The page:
I started off this Fashion Week bright and early, and I discovered two things pretty quickly: 1) you can get a press pass in about fifteen minutes if you show up at 8:15 AM, and 2) Fashion Week is way, way better when there aren't any crowds.
My first show was Nicholas K, and it was totally worth getting up early for. This silver jacket needs to get in my closet right now:
I also liked the layering and the scrunched up sleeves. Pretty much, I'm always in favor of any trend that makes laziness look more glamorous. (Because I'm going to be lazy anyway. Might as well look better at the same time, if I can.)
My next show was BCBGMaxAzria, which is one of my favorite labels to wear, and therefore sometimes not the most exciting show. Wearability doesn't equal drama on the runway, usually. However, this season's clothes were lots of fun to look at. I'm not generally a huge fan of color blocking, due to the fact that it tends to make anyone over a size 6 look like a Mondrian painting. But I love this variation:
So far, there's a lot to spend my imaginary money on.
Betsey Johnson is always my favorite show, despite the fact that I haven't been able to wear most of her stuff since I graduated from high school. (Most offices dislike it when you show up to meetings wearing leopard print body suits.)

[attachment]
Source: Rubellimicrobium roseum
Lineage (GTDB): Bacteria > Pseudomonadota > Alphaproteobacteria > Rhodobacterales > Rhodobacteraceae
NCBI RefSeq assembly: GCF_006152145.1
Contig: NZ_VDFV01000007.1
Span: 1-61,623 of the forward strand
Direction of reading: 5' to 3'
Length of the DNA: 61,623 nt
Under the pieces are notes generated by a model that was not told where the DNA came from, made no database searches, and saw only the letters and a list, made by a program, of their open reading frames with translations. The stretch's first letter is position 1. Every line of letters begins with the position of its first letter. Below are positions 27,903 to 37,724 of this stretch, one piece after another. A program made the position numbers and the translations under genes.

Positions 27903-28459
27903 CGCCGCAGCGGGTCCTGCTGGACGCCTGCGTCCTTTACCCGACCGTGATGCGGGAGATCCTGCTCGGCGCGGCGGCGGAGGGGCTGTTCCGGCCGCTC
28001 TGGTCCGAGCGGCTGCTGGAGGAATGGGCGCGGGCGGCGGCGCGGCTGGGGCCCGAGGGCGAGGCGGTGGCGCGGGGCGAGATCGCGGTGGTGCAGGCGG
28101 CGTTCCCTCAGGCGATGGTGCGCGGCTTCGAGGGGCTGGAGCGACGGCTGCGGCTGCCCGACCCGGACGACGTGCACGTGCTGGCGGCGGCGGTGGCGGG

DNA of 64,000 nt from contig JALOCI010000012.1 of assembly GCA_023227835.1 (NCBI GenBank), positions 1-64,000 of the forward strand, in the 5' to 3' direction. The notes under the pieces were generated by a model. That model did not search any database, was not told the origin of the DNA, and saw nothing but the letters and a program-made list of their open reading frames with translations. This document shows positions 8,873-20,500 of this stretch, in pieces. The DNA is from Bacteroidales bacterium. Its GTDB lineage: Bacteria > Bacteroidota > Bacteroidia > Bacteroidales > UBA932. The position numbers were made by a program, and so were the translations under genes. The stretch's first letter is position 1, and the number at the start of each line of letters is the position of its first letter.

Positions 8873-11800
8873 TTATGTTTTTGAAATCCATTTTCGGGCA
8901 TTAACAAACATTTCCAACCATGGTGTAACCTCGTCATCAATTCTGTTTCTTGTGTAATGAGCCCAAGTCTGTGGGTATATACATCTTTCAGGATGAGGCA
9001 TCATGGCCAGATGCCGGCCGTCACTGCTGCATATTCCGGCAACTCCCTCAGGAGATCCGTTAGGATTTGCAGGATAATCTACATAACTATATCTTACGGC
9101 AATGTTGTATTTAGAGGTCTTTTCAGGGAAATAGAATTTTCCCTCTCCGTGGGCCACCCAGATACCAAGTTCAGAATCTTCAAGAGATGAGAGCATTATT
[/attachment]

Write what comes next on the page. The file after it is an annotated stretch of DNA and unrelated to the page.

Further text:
One interesting thing about Betsey's shows is that her models always look like they're having fun. For one show, at least, they can put aside their photogenic lack of expression and really ham it up. So I was surprised when the first part of the show - called "He Loves Me Not" - started up, and a bunch of black-wigged models stalked down the runway looking grim and gothy and not at all chipper.
The explanation came in part two, "He Loves Me," which featured Betsey Johnson's new Pink Patch collection. The garments in this section were all under a hundred bucks, which is cheap for most ready-to-wear, and featured brighter colors and prints. Most interesting, though, were the models. Or should I say lack of models, since every mannequin strutting by was a staff member of Betsey's - in other words, "normal" people, in a variety of shapes and sizes. (One was even pregnant.)